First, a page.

Consider, for example, two modified versions of the “Possible Relational Capacity” case. The first involves an infant born with severely impaired cognition, requiring artificial nutrition and hydration, who is hospitalised for respiratory distress and placed on ventilator. The second involves a previously healthy and cognitively typical infant who ends up in the same clinical condition after suffering a traumatic brain injury in a motor vehicle accident. Despite the fact that both now have an equivalent absolute quality of life, their quality of life relative to baseline is drastically different, which may influence evaluations of the cases.
Of course, how the distinction between relative and absolute quality of life influences judgments about the ethics of withdrawing life sustaining treatment is an empirical question. But one can imagine it cutting both ways. Perhaps respondents will be less accepting of withdrawal from the previously healthy infant, on the grounds that the prior richness of his identify and relationships conveys greater value on his continued life. Or perhaps, conversely, respondents will be less accepting of withdrawal from the infant with the congenital disability, on the grounds that his quality of life has remained more-or-less unchanged, whereas the previously healthy infant has experienced a significant disruption to his life. Regardless of where the data falls, the point here is that public views about quality of life and treatment withdrawal in the abstract may be limited in their applicability to particular cases.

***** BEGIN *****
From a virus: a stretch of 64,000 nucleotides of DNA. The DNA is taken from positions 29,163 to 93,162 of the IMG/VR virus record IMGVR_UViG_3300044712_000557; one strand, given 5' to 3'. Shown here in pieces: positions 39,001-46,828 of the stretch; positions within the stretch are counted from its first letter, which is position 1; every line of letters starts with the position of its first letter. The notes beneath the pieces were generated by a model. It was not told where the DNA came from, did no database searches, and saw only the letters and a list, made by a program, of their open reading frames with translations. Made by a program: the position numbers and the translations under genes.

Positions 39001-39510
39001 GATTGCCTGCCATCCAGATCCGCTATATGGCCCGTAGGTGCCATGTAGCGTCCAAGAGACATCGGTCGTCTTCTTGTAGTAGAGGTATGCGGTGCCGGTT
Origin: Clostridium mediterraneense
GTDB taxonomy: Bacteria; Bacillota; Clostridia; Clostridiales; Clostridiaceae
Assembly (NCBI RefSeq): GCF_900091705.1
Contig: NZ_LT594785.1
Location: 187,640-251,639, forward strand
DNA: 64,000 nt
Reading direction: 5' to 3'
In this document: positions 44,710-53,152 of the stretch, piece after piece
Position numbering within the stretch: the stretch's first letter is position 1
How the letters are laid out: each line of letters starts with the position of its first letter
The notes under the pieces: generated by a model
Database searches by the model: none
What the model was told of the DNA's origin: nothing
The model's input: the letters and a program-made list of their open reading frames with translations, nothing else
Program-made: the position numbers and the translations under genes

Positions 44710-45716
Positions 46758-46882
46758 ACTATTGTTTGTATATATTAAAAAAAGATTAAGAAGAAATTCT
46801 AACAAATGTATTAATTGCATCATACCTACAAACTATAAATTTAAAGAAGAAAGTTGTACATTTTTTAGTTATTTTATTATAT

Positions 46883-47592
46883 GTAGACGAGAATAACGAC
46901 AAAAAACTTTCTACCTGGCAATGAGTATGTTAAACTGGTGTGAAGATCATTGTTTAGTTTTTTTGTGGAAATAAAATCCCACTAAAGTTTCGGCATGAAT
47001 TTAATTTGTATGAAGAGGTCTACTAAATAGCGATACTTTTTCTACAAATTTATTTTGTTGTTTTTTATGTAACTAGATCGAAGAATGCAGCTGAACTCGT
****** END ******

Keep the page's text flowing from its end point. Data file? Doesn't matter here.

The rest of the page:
Furthermore, given that the case scenarios involve infants—approximately 6–18 months of age, by stipulation—it is worth asking what influence patient age has on views about quality of life and the ethics of treatment withdrawal. Do attitudes about infants reveal any broader attitudes? If so, what kinds of attitudes? If not, what makes infants unique with respect to these questions? Again, it is a potentially interesting empirical matter to sort out how age considerations affect the relevant judgments. On the one hand, the public might tend to think that death is worse for the very young, given that it deprives them of a greater amount of potential life. On the other, one could note that infants are less developed in terms of social identities, interests, and life plans, which suggests that death may actually deprive them of less. This suggests a third, if obvious, potential limitation of the data: Attitudes about quality of life and the ethics of withdrawal may change according to patient age.
The limitations of Savulesu, Brick, and Kahane’s data noted above are meant not as objections to their methodology, but rather as points of caution for those wishing to apply these data in the context of clinical practice, health policy, and law. Further empirical investigation into whether and how attitudes on this issue may vary light of withdrawal aversion, relative quality of life, age, and other factors may help to address these limitations and further elucidate how public views can inform the normative debate.
Thank you to Jennifer Blumenthal-Barby and Bryanna Moore for reviewing a draft of this commentary.
Contributors RN is the sole author.
Funding Baylor College of Medicine, Center for Medical Ethics & Health Polic.
Competing interests None declared.
Patient consent for publication Not required.
Provenance and peer review Commissioned; internally peer reviewed.
If you wish to reuse any or all of this article please use the link below which will take you to the Copyright Clearance Center’s RightsLink service. You will be able to get a quick price and instant permission to reuse the content in many different ways.